Aerosvit, Boeing ink plane deal
Aug. 9, 2007, 1:21 a.m. |
Ukraine’s largest airline signed a half-billion-dollar agreement to replace some of its fleet with state-of-the-art Boeing passenger aircraft
e-of-the-art Boeing passenger aircraft, nixing attempts by Airbus to break into the market.
The Kyiv-based carrier ordered seven Next-Generation Boeing 737-800 airplanes, with a total value of $523 million, and secured purchase rights for another seven.
Aerosvit plans to replace its aging fleet of 13 classic Boeings with the order.
Chicago-based Boeing, the largest global aircraft manufacturer by revenues, announced the deal in an Aug. 2 press release.
The deal marks the first direct contract between a major aircraft maker and one of Ukraine’s fast-growing airlines.
It’s also a step forward for Boeing to beat out Airbus and strengthen its position as the main supplier of modern passenger aircraft to Ukrainian airlines.
According to Boeing’s press release, Boeing’s 737s are the most successful commercial plane model in history, with more than 7,000 orders. There are currently over 1,500 unfilled orders for its Next-Generation 737s, cumulatively worth more than $100 billion. The model carries a list price of $50-85 million and is Boeing’s top seller, particularly among low-fare airlines.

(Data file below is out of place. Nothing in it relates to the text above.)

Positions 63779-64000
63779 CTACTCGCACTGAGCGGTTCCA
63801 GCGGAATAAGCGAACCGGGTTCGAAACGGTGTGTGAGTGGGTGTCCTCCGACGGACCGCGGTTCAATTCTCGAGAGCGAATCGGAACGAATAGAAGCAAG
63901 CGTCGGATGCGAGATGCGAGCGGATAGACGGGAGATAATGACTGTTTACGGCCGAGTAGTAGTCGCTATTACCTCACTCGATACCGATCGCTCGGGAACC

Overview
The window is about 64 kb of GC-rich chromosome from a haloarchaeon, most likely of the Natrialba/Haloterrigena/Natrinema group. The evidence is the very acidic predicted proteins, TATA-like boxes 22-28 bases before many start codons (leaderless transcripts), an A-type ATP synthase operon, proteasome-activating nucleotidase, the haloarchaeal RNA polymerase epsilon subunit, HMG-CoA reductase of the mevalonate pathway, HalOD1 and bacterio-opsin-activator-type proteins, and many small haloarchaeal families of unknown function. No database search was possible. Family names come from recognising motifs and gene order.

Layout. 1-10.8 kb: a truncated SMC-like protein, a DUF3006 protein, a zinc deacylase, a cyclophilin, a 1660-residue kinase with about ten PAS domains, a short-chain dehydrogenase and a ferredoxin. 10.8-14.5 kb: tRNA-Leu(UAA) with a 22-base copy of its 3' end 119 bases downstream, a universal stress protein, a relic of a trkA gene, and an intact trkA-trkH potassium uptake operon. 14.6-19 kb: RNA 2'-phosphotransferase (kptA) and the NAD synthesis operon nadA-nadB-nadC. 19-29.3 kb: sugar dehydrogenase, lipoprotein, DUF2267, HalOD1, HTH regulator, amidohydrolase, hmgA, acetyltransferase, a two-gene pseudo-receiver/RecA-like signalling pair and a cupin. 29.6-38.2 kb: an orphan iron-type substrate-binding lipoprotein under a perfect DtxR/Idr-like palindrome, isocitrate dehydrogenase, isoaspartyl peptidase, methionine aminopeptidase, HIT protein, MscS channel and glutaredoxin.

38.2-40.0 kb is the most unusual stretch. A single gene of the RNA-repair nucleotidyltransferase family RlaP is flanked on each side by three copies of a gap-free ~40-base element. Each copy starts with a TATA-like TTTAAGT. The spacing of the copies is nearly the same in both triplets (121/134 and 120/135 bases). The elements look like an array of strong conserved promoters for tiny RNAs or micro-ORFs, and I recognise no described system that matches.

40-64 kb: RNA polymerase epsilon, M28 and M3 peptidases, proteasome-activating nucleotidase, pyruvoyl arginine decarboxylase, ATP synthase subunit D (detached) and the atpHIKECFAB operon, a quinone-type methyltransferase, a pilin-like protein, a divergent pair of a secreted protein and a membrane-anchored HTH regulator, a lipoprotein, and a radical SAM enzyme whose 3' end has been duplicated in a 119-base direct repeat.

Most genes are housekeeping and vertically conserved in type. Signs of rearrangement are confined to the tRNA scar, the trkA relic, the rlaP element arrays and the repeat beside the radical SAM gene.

Aerosvit, a primarily privately-owned company (22 percent of its shares are state-owned), is one of Ukraine’s two major international commercial airlines. Together with its only major Ukrainian competitor, Ukraine International Airlines, the two control the lion’s share of international passenger traffic.
“This order is significant for Ukrainian aviation. It demonstrates dedicated execution of our replacement strategy and is an indicator of Ukraine’s current economic development and progress as an important player in international business and tourism,” Boeing’s press release quoted Aron Mayberg, director general of Aerosvit, as saying.
However, the Ukrainian market is geared to face fierce foreign competition, as Ukraine eventually opens its air space to large foreign airlines, forcing its smaller national carriers to take major steps to boost competitiveness on the domestic market.
As part of its strategy to do just that, in February of this year, Aerosvit announced the creation of a strategic alliance with another, small-scale domestic airline, in anticipation of what it said was impending fierce competition from foreign giants.
Aerosvit’s major business has primarily come from international flights to distant destinations in Asia and North America, as well as to Israel and former Soviet republics.
“Travel to and from Ukraine is prospering, along with the rest of Eastern Europe. Aerosvit is showing a keen sense of business by preparing now for future growth,” said Craig Jones, vice president of Sales, Russia/CIS, Boeing Commercial Airplanes.
The August Boeing order marks Aerosvit’s first direct purchase from an airplane producer since the carrier was founded in 1994.